Everytime that Rangers went forward, the ball always seemed to fall to Kenny Miller, who seemed to miskick and toepoke everything that came his way.

Rangers then introduced Nathan Oduwa to the action, bringing the Ibrox crowd to their feet. The player had recently caused a scandal in Scotland by doing a fancy flick in a game.

Hibs soon had Cummings and Liam Henderson through on goal against one defender. Henderson fired over.

Within minutes, Rangers were 1-0 up. You could say it was Classic Hibs.

The goal came from a free-kick by James Tavernier. I was at the other end of the ground and thought he had overhit it. Nobody seemed to care, Rangers were 1-0 up.

It wasn’t Liam Henderson’s day, as he fired another shot wide. Rangers were giving Hibs so many chances, surely Hibs couldn’t be awful in front of goal all day long.

Rangers seemed to be dealing with Hibs threats as the game wore on. Hibs only chance to the end was a free-kick that went over.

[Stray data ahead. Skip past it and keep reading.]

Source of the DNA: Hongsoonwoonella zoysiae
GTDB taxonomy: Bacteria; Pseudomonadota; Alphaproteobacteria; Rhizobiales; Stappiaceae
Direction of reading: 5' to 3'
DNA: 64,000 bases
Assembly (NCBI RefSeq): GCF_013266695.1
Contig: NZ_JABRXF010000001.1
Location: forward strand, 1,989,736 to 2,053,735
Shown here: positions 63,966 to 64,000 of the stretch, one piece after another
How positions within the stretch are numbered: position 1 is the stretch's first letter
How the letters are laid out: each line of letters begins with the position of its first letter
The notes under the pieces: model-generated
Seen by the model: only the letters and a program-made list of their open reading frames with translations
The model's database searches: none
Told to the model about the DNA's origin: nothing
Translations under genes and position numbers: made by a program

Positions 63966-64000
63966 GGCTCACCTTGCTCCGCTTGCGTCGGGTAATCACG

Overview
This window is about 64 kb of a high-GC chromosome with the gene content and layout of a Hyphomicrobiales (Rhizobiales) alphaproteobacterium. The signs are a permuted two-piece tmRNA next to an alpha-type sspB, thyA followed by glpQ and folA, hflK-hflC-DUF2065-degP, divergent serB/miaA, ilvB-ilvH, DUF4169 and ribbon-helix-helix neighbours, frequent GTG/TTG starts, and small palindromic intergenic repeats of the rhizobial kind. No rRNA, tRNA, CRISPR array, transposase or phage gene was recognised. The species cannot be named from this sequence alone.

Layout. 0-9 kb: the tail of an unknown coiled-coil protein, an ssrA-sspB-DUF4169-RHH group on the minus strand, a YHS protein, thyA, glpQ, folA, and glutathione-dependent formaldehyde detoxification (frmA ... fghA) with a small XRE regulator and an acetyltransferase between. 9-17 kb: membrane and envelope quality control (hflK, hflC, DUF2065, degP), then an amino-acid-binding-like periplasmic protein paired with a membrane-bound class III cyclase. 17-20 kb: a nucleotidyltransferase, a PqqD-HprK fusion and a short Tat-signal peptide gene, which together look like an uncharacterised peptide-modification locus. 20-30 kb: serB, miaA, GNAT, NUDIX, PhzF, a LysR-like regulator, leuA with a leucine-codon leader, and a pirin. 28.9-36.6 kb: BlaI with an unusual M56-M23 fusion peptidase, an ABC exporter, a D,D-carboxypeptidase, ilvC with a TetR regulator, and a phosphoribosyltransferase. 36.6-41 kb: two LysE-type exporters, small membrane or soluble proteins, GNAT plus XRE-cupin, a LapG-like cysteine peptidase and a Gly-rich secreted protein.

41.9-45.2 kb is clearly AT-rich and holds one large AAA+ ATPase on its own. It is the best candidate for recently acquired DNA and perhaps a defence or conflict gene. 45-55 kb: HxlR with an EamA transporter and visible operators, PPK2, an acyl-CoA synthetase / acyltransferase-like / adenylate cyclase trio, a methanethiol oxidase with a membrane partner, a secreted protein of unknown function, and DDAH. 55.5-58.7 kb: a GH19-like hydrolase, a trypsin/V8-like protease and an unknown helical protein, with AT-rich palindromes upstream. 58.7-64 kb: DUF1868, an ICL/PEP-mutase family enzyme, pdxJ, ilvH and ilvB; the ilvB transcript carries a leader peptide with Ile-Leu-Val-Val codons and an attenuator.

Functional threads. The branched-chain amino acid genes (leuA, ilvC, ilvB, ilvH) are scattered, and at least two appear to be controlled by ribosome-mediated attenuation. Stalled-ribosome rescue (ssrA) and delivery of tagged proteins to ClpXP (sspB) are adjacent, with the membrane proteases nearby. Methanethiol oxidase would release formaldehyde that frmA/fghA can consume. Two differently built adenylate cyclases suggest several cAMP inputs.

Rangers got the win and went back to the top of the league, pulling six points clear of Hibs, and strike a decisive blow in the race to return to the Scottish Premier League.

Photo Album

EDINBLOG 2015

August is my favourite month of the year, for the simple reason that it’s the month that I visit the Edinburgh Festival. If I could, i’d go there for the whole month.

I actually went later in the month than I usually do. The latest i’ve been since I first visited in 2009.

This year, for the first time, I bought my tickets in advance rather than waiting to purchase when I arrived. I got everything I wanted, barring having to rearranging my Saturday night and Monday night choices.

All I had to do when I arrived at the ticket office was to swipe my Debit Card, and my tickets printed off. It wasn’t totally problem free, as the printer ran out of paper when printing off my tickets. Only a minor hitch in an otherwise efficient system.